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A Superstar Thanksgiving Birthday « Jocelyn Wong's Blog


A Superstar Thanksgiving Birthday

playing Iron Chef

I was born on a Wednesday. This is easy for me to remember because I was born on Thanksgiving Eve, you know, the day before America’s unofficial National Eating Day. Thanksgiving always falls on the last Thursday of November so every now and then, like this year, my birthday is actually on Thanksgiving. So I’ve also associated my birthday with a big holiday where you eat with family to the point where you are overstuffed. This probably explains why I am so enamored with food.

the Thanksgiving spread

When you grow up as the first generation of USA-born Chinese-Americans (they call us “ABC’s”)with parents that immigrated to the USA as teenagers, family holidays are an awesome blend of the various cultures. Of course you then think that your version of Thanksgiving is pretty normal but the more I grill my non-Asian friends and watch some standard TV commercials for Thanksgiving, the more I realize that everybody’s got a different version of what they eat for Thanksgiving. So I figured I would share with you what the Wongstar family version is like…

Deep-fried turkey! Animal #1

Everyone knows there is the turkey. Now the white people* version of Thanksgiving turkey is baked in the oven with stuffing, which is like soggy squishy bread crumbs, and eaten with cranberry sauce. I don’t think I ever even had stuffing and cranberry sauce until I went off to college and the dining hall had a Thanksgiving meal for us. We used to bake the turkey too, until we started deep-frying it years ago, and now we usually have deep-fried turkey. Asian people like deep frying birds.

Prime rib! Animal #2

I was discussing with my friend Natalie, who is half Korean and half white, about what a Wongstar Thanksgiving is like, and her conclusion is that my family single-handedly slaughters the entire animal kingdom. See, we don’t just have turkey. Sometimes we have 5 different kinds of animal. Turkey, pig (honey-baked ham), cow (prime rib), fish (salmon), and sometimes chicken and even other sea creatures like crab. What, you mean you don’t have a billion different kinds of meat at your Thanksgiving? Maybe it’s a Chinese thing, like how if you’ve ever been to a Chinese wedding it’s a 15-course meal with every animal and sea creature imaginable.

Salmon! Animal #3

I’ve been watching TV more these days with my other job as a MSN TV freelance writer, so I started paying more attention to the holiday commercials. Something called “green bean casserole” kept coming up for Thanksgiving ads and then I started hearing about it on the radio and seeing it when local restaurants were advertising Thanksgiving catering options. A quick Facebook and Twitter query to my friends and fans (“What is this green bean casserole? Is this a white people thing?”) drew so many responses that I had to investigate. Here’s the official Campbell’s Christmas commercial. Apparently it’s not just a Thanksgiving thing but a Christmas thing. Who knew!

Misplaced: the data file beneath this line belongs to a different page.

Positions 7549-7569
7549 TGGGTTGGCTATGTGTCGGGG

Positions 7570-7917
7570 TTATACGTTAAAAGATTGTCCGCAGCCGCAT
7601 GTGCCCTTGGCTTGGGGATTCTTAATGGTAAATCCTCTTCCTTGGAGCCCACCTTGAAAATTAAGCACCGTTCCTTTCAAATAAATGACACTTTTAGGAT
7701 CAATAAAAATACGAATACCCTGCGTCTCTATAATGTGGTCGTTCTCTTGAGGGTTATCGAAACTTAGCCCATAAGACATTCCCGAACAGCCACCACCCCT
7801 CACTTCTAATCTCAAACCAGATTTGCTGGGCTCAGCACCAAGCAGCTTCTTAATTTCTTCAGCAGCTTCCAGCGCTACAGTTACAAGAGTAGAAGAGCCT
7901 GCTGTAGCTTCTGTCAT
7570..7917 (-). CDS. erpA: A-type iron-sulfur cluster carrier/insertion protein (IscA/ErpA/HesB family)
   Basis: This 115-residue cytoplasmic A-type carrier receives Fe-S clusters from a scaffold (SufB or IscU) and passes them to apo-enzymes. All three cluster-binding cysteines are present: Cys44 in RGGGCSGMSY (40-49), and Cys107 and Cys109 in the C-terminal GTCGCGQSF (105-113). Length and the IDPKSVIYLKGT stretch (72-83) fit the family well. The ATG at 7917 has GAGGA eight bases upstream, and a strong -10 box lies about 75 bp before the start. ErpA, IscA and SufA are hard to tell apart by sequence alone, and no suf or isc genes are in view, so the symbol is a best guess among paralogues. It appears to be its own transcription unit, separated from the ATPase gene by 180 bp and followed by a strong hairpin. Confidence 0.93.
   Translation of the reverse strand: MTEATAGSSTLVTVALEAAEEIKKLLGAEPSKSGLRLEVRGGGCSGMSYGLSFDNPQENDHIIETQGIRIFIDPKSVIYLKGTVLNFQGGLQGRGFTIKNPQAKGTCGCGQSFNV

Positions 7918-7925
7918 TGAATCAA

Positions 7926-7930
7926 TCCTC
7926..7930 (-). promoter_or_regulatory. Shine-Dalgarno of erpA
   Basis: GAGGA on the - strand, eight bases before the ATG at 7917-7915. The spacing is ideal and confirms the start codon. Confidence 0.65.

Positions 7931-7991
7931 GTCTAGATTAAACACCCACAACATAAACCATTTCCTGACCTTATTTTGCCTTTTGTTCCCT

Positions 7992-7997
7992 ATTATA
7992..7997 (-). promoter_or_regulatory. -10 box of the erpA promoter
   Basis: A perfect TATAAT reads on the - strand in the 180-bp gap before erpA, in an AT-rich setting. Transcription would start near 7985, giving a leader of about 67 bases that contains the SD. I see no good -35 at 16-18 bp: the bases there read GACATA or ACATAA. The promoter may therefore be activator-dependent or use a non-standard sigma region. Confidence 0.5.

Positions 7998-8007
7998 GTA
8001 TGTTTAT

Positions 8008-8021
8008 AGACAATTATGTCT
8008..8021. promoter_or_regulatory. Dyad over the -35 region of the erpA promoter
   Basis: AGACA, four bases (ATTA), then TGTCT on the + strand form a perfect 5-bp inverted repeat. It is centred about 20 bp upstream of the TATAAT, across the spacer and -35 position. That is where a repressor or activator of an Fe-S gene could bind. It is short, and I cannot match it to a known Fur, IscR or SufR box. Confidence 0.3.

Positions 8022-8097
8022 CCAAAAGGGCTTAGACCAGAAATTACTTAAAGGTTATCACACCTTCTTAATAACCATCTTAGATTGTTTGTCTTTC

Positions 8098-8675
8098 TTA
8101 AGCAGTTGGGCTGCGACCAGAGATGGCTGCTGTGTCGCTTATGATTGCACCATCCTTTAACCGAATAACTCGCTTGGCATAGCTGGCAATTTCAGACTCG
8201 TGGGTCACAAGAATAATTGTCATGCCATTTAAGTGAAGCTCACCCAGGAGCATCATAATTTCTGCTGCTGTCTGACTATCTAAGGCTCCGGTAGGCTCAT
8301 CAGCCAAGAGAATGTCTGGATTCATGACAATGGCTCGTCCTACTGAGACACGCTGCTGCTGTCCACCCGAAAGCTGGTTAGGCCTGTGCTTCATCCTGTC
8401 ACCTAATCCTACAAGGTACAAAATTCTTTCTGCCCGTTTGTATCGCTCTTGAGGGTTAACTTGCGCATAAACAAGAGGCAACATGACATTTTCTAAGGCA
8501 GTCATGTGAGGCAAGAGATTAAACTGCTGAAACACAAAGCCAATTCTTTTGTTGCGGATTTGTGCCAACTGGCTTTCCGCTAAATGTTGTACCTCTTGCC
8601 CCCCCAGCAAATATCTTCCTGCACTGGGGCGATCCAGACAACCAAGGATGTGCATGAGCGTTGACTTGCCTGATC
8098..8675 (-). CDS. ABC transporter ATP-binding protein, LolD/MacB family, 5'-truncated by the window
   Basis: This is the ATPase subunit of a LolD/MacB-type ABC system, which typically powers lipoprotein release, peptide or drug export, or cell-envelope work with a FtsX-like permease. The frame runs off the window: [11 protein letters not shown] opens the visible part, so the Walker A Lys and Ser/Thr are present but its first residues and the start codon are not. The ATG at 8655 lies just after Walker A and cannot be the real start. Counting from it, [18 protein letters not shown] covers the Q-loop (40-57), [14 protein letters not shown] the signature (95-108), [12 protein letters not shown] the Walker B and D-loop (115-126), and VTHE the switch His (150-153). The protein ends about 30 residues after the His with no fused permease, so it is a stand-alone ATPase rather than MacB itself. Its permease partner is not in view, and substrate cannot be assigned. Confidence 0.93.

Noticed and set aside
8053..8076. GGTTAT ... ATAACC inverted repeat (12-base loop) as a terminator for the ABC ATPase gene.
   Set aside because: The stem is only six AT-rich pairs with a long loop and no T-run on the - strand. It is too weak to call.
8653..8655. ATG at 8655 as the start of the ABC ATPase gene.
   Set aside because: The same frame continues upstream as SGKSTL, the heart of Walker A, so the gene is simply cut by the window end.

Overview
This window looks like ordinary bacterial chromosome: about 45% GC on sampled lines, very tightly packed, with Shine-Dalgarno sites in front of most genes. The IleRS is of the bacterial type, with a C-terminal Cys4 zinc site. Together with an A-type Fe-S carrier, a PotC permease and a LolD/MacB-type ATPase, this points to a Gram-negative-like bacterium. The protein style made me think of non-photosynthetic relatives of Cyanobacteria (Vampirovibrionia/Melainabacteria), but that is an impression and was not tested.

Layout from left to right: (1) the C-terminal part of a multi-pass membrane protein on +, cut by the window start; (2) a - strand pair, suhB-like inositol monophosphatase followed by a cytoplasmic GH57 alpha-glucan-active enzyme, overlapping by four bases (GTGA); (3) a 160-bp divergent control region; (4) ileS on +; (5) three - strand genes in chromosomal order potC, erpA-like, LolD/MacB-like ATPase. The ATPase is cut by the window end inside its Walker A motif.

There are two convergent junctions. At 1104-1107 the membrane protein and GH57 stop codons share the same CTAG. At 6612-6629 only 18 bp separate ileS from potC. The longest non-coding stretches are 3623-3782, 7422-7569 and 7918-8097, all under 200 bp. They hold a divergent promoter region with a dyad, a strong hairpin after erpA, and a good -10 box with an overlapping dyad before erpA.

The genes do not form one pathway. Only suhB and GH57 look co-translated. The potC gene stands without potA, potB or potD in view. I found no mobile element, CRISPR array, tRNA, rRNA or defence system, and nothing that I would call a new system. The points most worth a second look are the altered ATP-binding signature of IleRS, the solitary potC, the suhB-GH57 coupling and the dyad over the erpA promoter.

YouTube Preview Image

We have never had green bean casserole for Thanksgiving, but apparently it’s a Thanksgiving staple, and TOTALLY a white people thing. Momma Wongstar actually knew what I was talking about…because she too had seen the commercials. Well I like green beans, adore onion rings, and loooooove bacon (!!!). Cream of mushroom soup is pretty good too, and now that my curiosity was stoked, I decided I would make it for our own Thanksgiving. Well, white people like to make it with canned green beans, which is unacceptable for Asians. So I made it using fresh green beans and instead of using canned French-fried onion rings, I got real onion rings from the place that has the best onion rings…Johnny Rockets!

the Asian Superstar version of green bean casserole

I’ll have to post the recipe up later, but it was a smash hit! Ok, I’ll admit that it ended up being a bit light on the green beans and heavy on the onion rings…heck, it was more of an onion ring casserole than a green bean casserole. But we demolished it!

then my brother came home and finished the rest.

In addition to the entire animal kingdom and onion ring casserole, there was also our other standard Thanksgiving fare like my sister’s garlic mashed potatoes with mushroom gravy, and Chinese stir-fry veggies and some sort of Chinese soup.

mashed tators!

Then there was dessert. Variety is the spice of life and a Thanksgiving birthday feast is not complete with a ginormous selection of dessert. We had 5 different types of cheesecake, chocolate cake, pumpkin cupcakes and 4 types of mini shot glass desserts (chocolate mousse, tiramisu, lemon meringue, and something raspberry).

birthday dessert!

SOOOO awesome. Best Thanksgiving birthday ever! I hope all of you had a great Thanksgiving too!

we adopted Amy for the holiday. notice the mix of Chinese and Catholic relics in the kitchen.

*on the use of the term “white people”: hey, the Wongstar never claimed to be politically correct. Would you really prefer if I said “Caucasian”? Really? It’s such a funny word. It’s like “Cock + Asian”. If you are offended, don’t read my blog. The Wongstar doesn’t apologize for the truth.

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